In academia, you have a lot of personal space by definition. I just didn’t spend enough time deliberating this simple fact that I should go my own way as early as possible. And probably, I also didn’t listen to my intuition often enough.
Now, once looking back at all these signs, I’m not surprised at the direction I eventually went for. If I could do one thing differently, I would have probably paid more attention to the process.
Namely, I would have asked myself more often about the sources of everyday joy—not the joy that you experience when you succeed at something (for example, when you pass an exam or when your work gets attention from a large audience) but rather, the joy that you experience while doing it. Plus, I would have been more systematic and methodological with self-monitoring. Whereas I often reacted to the situation only when I feel so bad that I knew I needed to drastically change something.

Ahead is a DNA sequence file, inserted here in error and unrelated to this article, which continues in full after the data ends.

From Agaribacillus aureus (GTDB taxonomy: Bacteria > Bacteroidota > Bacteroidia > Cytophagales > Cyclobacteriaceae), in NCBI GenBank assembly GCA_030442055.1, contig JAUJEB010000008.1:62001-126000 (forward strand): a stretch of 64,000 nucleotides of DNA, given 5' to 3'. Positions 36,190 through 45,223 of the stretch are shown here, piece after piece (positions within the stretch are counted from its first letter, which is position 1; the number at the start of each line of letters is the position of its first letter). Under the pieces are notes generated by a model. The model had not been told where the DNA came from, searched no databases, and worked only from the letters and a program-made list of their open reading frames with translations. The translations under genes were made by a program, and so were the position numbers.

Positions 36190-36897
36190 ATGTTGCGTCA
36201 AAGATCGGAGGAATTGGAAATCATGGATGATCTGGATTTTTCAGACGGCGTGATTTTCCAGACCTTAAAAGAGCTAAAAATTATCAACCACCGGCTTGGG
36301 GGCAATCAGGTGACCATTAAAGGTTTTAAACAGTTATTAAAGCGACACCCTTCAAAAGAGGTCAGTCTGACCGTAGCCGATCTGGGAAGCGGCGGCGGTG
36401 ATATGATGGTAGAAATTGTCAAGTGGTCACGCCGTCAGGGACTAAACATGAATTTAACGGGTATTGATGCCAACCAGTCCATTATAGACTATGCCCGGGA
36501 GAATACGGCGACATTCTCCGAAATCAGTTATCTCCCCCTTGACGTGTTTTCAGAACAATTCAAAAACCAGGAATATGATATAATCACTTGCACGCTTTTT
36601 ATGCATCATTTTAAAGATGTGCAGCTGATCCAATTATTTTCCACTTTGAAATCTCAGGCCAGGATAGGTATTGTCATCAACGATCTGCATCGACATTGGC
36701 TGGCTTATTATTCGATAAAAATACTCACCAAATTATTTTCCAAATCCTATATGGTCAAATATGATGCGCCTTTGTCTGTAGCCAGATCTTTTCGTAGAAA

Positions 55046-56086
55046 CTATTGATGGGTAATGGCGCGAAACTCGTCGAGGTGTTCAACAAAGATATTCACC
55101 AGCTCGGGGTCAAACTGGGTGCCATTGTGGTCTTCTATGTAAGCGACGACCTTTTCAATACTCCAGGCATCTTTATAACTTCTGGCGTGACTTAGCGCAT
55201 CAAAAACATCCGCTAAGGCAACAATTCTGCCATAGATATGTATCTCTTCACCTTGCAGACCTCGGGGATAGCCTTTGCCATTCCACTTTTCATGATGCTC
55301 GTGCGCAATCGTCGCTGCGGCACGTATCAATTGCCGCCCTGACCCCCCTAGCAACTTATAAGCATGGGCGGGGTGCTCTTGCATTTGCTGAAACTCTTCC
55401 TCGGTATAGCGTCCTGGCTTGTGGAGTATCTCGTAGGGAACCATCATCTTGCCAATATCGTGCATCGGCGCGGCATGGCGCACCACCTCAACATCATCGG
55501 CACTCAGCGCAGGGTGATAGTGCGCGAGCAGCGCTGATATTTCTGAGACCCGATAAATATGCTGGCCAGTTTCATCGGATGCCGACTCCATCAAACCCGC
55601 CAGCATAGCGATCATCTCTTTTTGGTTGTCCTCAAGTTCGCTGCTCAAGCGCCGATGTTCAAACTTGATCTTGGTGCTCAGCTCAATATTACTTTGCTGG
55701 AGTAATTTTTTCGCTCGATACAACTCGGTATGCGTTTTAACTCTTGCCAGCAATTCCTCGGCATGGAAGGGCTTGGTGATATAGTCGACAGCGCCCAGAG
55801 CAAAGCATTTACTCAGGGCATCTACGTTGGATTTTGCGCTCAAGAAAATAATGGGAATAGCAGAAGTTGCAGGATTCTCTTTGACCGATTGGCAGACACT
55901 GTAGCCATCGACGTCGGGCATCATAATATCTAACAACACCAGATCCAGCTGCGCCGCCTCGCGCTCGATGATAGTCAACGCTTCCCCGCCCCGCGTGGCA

To sum up, almost no one finds the right job, or career, at the first go. This is because of the lack of associated evidence that this is the right direction. There are some exceptions. There are these people who are crazy about just one thing since early childhood and pursue their dream. But the nature of exceptions is that they are exceptional.
Unlike these rare and lucky people, most of us need to take this cost behind self-discovery into account and give it time. This might take years and years of self-research, and testing oneself in many contexts and situations. And in that process, the truth about what you are here for, will come to the surface at some point as well.
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Please cite as:
Bielczyk, N. (2020, July 31st). The Signs In our Career Development. Retrieved from https://nataliabielczyk.com/the-signs/
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If you would like to read more about careers (for PhDs and other white-collar professionals) and effective strategies to self-navigate in the job market, please also take a look at the blog of my company, Ontology of Value where I write posts dedicated to these topics.